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More Vacationers Hitting the Road for 4th of July

More Vacationers Hitting the Road for 4th of July
Barb Szyszkiewicz

by Doug Desjardins

The rebound in summer travel is expected to pick up steam this Fourth of July as more people travel for the long weekend.

The American Automobile Association (AAA) is predicting that nearly 35 million people will travel 50 or more miles from home on the Fourth of July weekend, a 17-percent increase over last year.  AAA said the forecast reflects a “positive change in the country’s economic landscape” and what appears to be the end of the recession-induced trend of stay-at-home vacations.

“It’s encouraging to see such growth in summer travel as Americans take to the road to visit family, friends and great vacation destinations,” said Glen MacDonell, director of AAA Travel Services. “AAA agents continue to report double-digit increases in the percentage of travelers making advanced reservations for cruises, vacation packages and online hotel bookings, all of which are positive signs pointing to an increase in the number of Americans traveling this Fourth of July.”

The AAA also expects 90 percent of travelers to drive to their destination over the weekend, an 18-percent increase over last year.  The increase in Fourth of July travel comes on the heels of a 5% increase in travel over the Memorial Day weekend.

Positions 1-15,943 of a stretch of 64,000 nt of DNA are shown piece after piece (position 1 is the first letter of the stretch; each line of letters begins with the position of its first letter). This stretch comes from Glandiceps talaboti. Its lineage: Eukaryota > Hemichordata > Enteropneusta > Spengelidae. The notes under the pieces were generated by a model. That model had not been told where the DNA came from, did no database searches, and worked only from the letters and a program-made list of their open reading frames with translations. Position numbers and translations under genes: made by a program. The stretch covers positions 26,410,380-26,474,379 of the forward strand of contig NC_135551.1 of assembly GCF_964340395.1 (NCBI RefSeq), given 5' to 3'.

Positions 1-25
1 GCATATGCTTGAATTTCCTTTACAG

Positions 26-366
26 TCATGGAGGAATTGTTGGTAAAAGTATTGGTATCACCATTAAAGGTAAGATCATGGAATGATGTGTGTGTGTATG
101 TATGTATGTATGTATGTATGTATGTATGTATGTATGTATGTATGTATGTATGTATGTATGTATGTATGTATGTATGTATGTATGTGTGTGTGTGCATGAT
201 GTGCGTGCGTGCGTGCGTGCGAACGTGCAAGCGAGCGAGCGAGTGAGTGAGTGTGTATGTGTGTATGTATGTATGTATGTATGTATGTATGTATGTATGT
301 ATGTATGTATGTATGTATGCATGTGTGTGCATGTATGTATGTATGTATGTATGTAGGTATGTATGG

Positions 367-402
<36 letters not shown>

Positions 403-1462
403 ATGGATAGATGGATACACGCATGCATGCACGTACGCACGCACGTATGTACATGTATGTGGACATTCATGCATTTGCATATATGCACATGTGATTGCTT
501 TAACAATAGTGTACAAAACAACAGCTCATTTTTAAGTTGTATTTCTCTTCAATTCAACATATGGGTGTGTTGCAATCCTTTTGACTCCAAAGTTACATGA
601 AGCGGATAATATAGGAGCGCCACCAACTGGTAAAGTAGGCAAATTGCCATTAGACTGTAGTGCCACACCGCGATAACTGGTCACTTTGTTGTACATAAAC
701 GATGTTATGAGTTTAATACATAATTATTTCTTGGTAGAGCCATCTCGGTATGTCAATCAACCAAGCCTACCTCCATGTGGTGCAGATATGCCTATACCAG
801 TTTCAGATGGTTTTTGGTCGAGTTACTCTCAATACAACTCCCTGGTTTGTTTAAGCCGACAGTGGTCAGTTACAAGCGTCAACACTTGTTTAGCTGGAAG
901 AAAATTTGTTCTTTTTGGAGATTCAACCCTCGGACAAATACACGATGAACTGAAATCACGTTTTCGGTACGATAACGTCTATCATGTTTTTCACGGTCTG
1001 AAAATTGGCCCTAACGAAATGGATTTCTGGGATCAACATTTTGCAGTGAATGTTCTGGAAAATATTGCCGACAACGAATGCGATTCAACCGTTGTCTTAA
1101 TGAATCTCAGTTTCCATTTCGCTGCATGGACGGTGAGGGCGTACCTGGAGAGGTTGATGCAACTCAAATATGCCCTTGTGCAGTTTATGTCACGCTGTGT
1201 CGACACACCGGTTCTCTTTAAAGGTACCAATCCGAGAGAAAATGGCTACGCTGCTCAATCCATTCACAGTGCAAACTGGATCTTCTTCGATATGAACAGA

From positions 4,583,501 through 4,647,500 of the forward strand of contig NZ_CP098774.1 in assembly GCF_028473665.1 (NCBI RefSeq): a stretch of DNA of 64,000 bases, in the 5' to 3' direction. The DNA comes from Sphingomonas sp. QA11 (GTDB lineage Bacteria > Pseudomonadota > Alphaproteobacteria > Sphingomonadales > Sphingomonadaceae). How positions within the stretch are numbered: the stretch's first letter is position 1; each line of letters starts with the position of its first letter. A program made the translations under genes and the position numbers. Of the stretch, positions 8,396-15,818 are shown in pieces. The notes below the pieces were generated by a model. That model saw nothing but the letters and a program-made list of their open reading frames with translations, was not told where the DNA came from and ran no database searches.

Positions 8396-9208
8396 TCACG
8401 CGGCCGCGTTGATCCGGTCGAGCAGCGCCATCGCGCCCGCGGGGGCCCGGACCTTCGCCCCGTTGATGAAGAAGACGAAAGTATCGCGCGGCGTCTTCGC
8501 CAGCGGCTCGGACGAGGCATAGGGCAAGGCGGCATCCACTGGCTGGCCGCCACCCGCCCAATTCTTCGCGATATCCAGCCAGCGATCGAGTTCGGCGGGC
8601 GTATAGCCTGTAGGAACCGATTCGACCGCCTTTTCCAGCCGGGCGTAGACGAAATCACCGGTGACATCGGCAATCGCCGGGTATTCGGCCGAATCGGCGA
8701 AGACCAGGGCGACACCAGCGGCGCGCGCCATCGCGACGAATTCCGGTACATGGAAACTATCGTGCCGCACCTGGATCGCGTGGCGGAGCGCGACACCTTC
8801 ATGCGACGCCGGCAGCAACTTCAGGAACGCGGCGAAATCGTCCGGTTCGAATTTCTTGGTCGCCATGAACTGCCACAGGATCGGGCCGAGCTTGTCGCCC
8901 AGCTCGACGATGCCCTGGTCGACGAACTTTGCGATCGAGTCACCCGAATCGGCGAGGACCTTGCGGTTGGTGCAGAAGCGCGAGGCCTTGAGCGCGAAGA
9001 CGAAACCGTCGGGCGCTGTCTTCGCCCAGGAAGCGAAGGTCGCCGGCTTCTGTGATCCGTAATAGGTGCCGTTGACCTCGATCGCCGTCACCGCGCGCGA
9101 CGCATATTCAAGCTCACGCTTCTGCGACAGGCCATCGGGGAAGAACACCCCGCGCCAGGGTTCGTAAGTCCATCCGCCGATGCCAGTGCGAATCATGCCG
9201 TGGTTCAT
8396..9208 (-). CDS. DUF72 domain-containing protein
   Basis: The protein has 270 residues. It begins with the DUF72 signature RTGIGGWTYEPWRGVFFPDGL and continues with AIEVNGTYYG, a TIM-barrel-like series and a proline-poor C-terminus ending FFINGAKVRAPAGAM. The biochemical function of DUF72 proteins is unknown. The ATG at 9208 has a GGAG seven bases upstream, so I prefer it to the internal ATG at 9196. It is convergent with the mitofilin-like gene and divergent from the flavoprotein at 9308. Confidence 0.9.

And more people will be hitting the road in spite of higher prices at the pump. The national average price for a gallon of gas is currently $2.76, 12 percent higher than at this time last year.

Airline traffic is also expected to increase slightly over the Fourth of July weekend and for the rest of the summer. The Air Transport Association of America is projecting a 1-percent increase in airline ticket purchases for the three-month period that ends Aug. 31.

That increase will also come with higher prices on airfare. Travel Web site Bing Travel estimates the average airfare is 24% higher than at this time last year, an increase attributed to higher fuel prices, increased demand and fewer flights.

Changes in the airline industry are also changing the way consumers shop for the best prices on flights. According to data analyzed by travel Web site Expedia dating back to 2007, the best time to look for low prices on travel for the July 4 weekend was one to two weeks before the holiday.  That changes for the Labor Day weekend, with statistical trends showing that the best time to buy is three to four weeks before the Labor Day weekend.

The trends indicate that while it’s best to book well in advance for major travel holidays like Thanksgiving and Christmas – when most flights are guaranteed to be full - it’s better to gamble on getting a deal on undersold flights for second-tier travel holidays like the Fourth of July and Labor Day.


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